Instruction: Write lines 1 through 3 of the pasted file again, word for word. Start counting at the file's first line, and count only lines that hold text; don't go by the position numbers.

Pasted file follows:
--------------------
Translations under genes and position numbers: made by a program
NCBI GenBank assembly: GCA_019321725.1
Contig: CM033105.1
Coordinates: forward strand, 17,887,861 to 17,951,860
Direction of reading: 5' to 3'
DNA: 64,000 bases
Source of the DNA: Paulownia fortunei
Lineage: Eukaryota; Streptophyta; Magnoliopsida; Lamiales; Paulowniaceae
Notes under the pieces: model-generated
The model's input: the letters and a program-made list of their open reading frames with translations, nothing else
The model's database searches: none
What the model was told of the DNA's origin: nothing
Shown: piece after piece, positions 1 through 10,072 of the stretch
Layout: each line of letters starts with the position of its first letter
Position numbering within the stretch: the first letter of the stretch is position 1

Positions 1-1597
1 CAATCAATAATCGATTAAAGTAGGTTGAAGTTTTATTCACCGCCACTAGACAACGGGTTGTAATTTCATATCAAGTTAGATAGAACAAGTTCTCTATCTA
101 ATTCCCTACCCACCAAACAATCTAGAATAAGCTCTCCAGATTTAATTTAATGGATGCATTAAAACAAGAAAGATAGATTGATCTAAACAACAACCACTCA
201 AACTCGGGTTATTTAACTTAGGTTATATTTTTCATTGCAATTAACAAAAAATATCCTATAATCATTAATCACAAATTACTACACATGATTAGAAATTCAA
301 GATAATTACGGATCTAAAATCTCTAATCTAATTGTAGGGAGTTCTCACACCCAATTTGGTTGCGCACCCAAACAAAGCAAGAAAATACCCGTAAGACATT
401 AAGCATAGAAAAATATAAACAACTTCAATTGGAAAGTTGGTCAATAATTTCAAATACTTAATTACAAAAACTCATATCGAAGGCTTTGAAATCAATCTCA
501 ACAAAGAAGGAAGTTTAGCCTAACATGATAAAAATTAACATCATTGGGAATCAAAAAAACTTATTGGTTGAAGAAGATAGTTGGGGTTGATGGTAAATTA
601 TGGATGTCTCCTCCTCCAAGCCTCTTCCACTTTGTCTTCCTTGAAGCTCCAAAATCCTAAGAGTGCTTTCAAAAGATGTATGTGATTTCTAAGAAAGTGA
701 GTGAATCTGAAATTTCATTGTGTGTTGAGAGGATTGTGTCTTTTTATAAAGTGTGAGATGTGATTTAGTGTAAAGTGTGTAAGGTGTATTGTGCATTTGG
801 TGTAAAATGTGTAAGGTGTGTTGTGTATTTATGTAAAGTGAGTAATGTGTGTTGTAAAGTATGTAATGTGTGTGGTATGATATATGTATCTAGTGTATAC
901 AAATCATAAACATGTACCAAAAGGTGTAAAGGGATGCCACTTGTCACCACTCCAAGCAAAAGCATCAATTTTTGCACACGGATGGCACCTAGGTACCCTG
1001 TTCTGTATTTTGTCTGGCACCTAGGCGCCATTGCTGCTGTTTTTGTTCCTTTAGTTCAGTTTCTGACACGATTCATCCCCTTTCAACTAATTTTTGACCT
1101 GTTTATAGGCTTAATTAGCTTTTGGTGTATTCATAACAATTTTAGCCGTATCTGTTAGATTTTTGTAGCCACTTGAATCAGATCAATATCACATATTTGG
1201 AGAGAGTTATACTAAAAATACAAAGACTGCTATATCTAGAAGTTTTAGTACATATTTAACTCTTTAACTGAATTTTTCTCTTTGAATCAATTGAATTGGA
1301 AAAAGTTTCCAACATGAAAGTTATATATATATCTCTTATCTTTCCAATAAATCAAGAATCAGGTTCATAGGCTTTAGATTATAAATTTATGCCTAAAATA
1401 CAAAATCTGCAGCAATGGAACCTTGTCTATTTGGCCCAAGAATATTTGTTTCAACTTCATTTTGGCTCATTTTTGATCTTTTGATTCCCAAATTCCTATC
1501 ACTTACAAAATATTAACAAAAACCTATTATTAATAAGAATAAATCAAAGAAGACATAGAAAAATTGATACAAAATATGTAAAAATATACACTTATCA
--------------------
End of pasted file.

Translations under genes and position numbers: made by a program
NCBI GenBank assembly: GCA_019321725.1
Contig: CM033105.1